Ben Lowry: There is much confusion in unionism, so here are some suggested core pro Union principles

Confirmation of Edwin Poots and Doug Beattie as leaders of their parties ought to be the start of a new political era.

By Ben Lowry
Saturday, 29th May 2021, 12:22 pm
Updated Sunday, 30th May 2021, 12:14 am
Westminster. Ben Lowry writes: "We should emphasise our integral place in one of the great parliamentary democracies, in a country that is a world leader in science and arts, and our shared history and institutions such as the (flawed) BBC"
Westminster. Ben Lowry writes: "We should emphasise our integral place in one of the great parliamentary democracies, in a country that is a world leader in science and arts, and our shared history and institutions such as the (flawed) BBC"

A moderate Ulster Unionist Party and a conservative DUP.

Instead, there was drama in the DUP, which reflected unionist confusion. But unionism can be open minded and generous on a wide range of issues while standing firm on these principles:

1. Challenge the idea of a ‘process’

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That republican concept of a peace ‘process’ is used to move Northern Ireland halfway between the UK and Republic of Ireland, via small concessions (ie the mingling of identity and citizenship in the de Souza campaign).

But the UK has (foolishly) agreed that Scotland and Northern Ireland can leave on a 50% + 1 vote. Spain, Canada, France, the US, do not make it so easy for their regions to go. UK nationalists have won an advantage that is the dream of separatists elsewhere. In return, there must be no dilution of sovereignty unless and until there is a vote to go.

2. Three strands must be observed

Last year the DUP let Dublin jointly author a deal to return Stormont that included policy pledges that were Strand One matters (that relate solely to governance of NI).

Doug Beattie wanted the UUP to go into opposition then.

If the assembly falls again, there need to be clear demarcation as to which political talks involve Irish officials, particularly given that Ireland pushes nationalist concerns while the UK stays neutral.

3. SF won’t get reward for collapse

Sinn Fein brought down Stormont over RHI yet its only unwavering red line for a return to devolution was an Irish language act (Dublin backed this demand).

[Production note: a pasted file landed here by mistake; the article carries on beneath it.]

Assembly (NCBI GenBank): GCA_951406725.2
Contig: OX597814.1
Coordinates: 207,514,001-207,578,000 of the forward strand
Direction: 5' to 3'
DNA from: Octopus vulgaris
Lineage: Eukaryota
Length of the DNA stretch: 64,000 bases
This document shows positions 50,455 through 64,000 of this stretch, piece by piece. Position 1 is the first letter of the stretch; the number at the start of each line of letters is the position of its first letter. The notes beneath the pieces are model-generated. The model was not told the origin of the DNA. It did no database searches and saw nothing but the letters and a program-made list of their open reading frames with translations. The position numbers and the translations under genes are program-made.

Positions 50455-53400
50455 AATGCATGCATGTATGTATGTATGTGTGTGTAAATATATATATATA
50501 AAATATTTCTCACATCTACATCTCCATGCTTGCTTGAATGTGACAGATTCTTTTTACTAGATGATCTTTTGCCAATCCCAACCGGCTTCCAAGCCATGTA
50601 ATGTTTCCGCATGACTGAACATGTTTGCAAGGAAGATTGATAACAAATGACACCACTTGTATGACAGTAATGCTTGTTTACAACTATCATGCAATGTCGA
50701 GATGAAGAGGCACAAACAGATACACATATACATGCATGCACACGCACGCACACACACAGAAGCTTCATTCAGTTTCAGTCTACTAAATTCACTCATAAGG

Unionists let their reasonable opposition to blackmail be depicted as ‘both sides’ having red lines. They should never again endorse a deal that rewards blackmail.

4. Beware of culture wars

Showing proper respect for Gaelic culture such as language and sport is essential, but should not tip into weakness in the face of openly stated republican aims to use culture to secure political advance.

5. Seek friends across Ireland

The republican electoral march on both sides of the border is not inevitable as shown by the 2019 general election, and the slow SF Dail advance in the decade after 2007.

Nationalist Ireland was ambivalent about the IRA in the Troubles, reflected in Irish extradition policy, but support for the Provisionals was small. Among NI Catholics, 60%+ consistently voted against Sinn Fein after they began contesting elections in the 1980s. The Republic was even more anti. SF got 1%-4% until after the 1998 Belfast Agreement.

Unionists have rarely courted Sinn Fein critics, even those who became Taoiseach (ie John Bruton and Micheal Martin). Such leaders need support, given that elements of Fianna Fail and Fine Gael seem happy, even keen, to usher SF into power.

6. Develop diplomatic skills

Northern Ireland unionists seem to have few friends, yet the pool of potential allies is vast in England and Wales, given shared history. Scotland, even more so.

Much of the American establishment still sees itself as Scots Irish (ie Ulster Protestant). And many more are fond of the British link, despite the historic breach, and could be sympathetic to points such as NI’s (admittedly small) role in the still close UK-US alliance.